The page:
Wednesday, October 30, 2013

Dude, Take a Breath- The Tactical Oxygenation Blog

I give private instruction on precision rifles, ARs and pistols and I am often asked about my thoughts on breathing.  I tell the student that I think it is a good thing to do and I encourage its continuation.

They want details, though, and maybe you do too. So for everyone’s enlightenment, here we go with Blog Sarge’s theory on “Tactical Oxygenation.”

I break breathing down into two forms for shooting. There is Precision Breathing and there is Combat Breathing. Which one to use is based upon the type of shooting you are doing.

Precision Breathing is for the times when you are going for, well, the utmost precision. This is controlled, deliberate, deep breathing. For this, think of Yoga or any relaxation exercise with breath control.  Break a breath into components. On the inhale your belly and chest expand with incoming air to the maximum extent comfortable. On the exhale the reverse occurs and there is a feeling of relaxation. The exhale typically occurs almost immediately upon completion of the inhale; there is usually not much, if any, of a pause. Once you are comfortably exhaled, there is a natural pause before the next inhale. (Notice I said “comfortably exhaled”, not completely exhaled. There is no need to force more air out than your body wants to release. Forcing more exhale leads to tensing.) With practice, we can extend the comfortable pause before the inhale. For precision shooting, I live in this natural pause. My world is entirely inside it, I live for it. During the pauses, my senses focus, my sights settle, my heart rate slows and my muscles are loose and poised. If I do not get the shot off during a comfortable pause, the cycle starts again, and I pick back up where I left off.  With practice, the shot will almost go by itself when your mind registers that all is as it should be.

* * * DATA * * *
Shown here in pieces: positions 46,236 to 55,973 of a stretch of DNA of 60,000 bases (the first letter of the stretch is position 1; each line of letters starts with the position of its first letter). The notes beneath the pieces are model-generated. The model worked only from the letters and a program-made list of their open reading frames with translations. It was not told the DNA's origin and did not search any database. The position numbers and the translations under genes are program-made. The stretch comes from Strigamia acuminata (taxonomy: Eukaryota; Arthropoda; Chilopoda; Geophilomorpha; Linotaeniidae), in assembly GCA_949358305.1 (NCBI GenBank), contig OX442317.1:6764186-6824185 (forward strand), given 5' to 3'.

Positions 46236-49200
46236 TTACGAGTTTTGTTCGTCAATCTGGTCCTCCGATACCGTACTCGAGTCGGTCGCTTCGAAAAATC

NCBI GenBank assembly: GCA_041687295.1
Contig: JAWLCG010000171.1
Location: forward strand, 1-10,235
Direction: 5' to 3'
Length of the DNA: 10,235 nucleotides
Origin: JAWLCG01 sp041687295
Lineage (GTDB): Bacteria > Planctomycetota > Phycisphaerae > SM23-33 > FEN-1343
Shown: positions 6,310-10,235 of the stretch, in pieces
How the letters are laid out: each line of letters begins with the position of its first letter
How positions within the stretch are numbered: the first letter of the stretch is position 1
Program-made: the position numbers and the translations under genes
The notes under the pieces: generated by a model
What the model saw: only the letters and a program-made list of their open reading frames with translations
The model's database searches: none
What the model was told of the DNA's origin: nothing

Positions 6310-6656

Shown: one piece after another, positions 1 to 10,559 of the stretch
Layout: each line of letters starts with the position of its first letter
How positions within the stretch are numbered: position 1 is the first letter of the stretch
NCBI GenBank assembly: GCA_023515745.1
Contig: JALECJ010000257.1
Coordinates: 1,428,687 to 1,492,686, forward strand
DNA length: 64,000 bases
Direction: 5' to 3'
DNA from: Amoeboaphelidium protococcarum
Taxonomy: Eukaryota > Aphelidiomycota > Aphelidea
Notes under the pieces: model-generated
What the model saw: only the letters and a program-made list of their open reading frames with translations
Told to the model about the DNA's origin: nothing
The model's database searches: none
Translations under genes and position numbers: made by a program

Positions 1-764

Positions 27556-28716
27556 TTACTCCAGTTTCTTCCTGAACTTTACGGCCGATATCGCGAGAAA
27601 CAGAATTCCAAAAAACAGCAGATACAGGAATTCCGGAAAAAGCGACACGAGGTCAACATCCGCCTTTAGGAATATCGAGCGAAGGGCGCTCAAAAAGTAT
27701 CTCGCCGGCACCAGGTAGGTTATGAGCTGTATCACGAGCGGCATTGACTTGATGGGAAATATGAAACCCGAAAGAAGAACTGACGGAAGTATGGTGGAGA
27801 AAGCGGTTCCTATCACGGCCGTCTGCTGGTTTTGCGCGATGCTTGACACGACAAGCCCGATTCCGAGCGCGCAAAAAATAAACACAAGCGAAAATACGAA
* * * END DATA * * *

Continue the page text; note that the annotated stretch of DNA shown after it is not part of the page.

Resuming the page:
Contrast that with Combat Breathing. This will be, by necessity, a faster type of breath. Do not let yourself hyper-ventilate, but concentrate on controlling your breath into a steady rhythm of moderately deep inhales and exhales. Living in, and getting the shot off during, the natural pause becomes less important to me here. Rather, when I need to shoot in combat breathing, I need to shoot RIGHT NOW. So, I simply pause wherever I am in the cycle, press the trigger and then resume the cycle. If you see a shot developing and have time, do a quick in and out and get the shot off during a the abbreviated natural pause.

Beyond being important for controlling the shot itself, proper breathing yields more control of yourself and the situation. The importance of good breathing cannot be over-emphasized. It relaxes the body and mind, provides fuel for the body and helps you to remain focused, centered and in control.


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